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HIST 40630 - Crime, Heredity and Insanity in American History, Fall 2007

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Author: Linda Przybyszewski
Notre Dame OpenCourseware (OCW) offers free educational resources for the course "Crime, Heredity and Insanity in American History" in the History Department. This course will give students an opportunity to learn more about the ways in which Americans have thought about crime and insanity and how their ideas have changed over time.
phrenology heads

Crime, Heredity and Insanity in American History

Professor Linda Przybyszewski, Ph.D.

History Department
University of Notre Dame

Course Structure: ninety minute classes -two times a week

"Phrenology Heads." Image courtesy of Gaetan Lee by Creative Commons License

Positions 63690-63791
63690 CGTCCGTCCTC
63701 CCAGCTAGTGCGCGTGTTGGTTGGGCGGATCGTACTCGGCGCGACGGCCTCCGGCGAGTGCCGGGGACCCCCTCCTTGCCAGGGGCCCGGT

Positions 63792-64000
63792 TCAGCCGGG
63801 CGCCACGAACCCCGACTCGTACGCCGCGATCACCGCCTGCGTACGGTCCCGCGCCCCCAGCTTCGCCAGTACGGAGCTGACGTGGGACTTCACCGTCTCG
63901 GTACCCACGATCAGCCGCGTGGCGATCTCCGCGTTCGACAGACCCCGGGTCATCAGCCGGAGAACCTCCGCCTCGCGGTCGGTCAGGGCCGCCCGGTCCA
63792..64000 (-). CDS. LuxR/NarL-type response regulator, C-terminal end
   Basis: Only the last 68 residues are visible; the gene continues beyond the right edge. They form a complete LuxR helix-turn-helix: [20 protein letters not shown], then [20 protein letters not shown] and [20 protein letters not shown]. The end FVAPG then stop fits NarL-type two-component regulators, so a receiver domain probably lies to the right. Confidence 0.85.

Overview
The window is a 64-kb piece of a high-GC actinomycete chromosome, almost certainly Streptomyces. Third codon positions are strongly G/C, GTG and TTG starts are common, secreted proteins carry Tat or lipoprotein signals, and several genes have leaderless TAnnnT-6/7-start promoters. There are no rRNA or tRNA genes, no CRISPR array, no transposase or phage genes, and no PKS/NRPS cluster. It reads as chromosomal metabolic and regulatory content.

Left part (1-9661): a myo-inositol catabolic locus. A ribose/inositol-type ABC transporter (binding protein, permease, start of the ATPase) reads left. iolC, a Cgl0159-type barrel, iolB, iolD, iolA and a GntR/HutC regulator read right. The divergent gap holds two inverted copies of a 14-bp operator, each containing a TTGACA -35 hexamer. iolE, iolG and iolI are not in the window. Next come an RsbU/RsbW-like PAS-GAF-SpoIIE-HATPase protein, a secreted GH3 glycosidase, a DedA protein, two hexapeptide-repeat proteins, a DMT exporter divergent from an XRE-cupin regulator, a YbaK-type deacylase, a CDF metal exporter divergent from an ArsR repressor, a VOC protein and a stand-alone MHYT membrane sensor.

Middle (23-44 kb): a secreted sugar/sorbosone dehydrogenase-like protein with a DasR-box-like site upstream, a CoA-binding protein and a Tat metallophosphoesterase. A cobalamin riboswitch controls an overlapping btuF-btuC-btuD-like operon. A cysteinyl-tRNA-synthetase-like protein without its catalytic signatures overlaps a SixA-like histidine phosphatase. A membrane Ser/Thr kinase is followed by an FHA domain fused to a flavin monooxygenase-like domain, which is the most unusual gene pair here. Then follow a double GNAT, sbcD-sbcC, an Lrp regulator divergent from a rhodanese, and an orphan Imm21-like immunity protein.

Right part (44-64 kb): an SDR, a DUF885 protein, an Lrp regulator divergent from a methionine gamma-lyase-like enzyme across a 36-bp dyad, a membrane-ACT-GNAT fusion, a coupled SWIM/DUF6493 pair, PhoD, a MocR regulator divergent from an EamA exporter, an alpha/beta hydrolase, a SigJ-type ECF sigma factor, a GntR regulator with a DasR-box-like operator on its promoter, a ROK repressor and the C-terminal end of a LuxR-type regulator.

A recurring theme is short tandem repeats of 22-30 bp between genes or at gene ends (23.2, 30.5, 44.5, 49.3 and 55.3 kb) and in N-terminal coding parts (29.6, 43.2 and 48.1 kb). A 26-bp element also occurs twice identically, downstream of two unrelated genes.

Course Description

This course will give students an opportunity to learn more about the ways in which Americans have thought about crime and insanity and how their ideas have changed over time. The 19th century witnessed a transformation in the understanding of the origins of criminal behavior in the United States. For many, a religious emphasis on humankind as sinful gave way to a belief in its inherent goodness. But if humans were naturally good, how could their evil actions be explained? Drawing on studies done here and abroad, American doctors, preachers, and lawyers debated whether environment, heredity, or free will determined the actions of the criminal. By the early 20th century, lawyers and doctors had largely succeeded in medicalizing criminality. Psychiatrists treated criminals as patients; judges invoked hereditary eugenics in sentencing criminals. Science, not sin, had apparently become the preferred mode of explanation for the origins of crime. But was this a better explanation than what had come before?

This course was also cross-listed as AMST 40327, GSC 30504, HESB 30474, and STV 40130.

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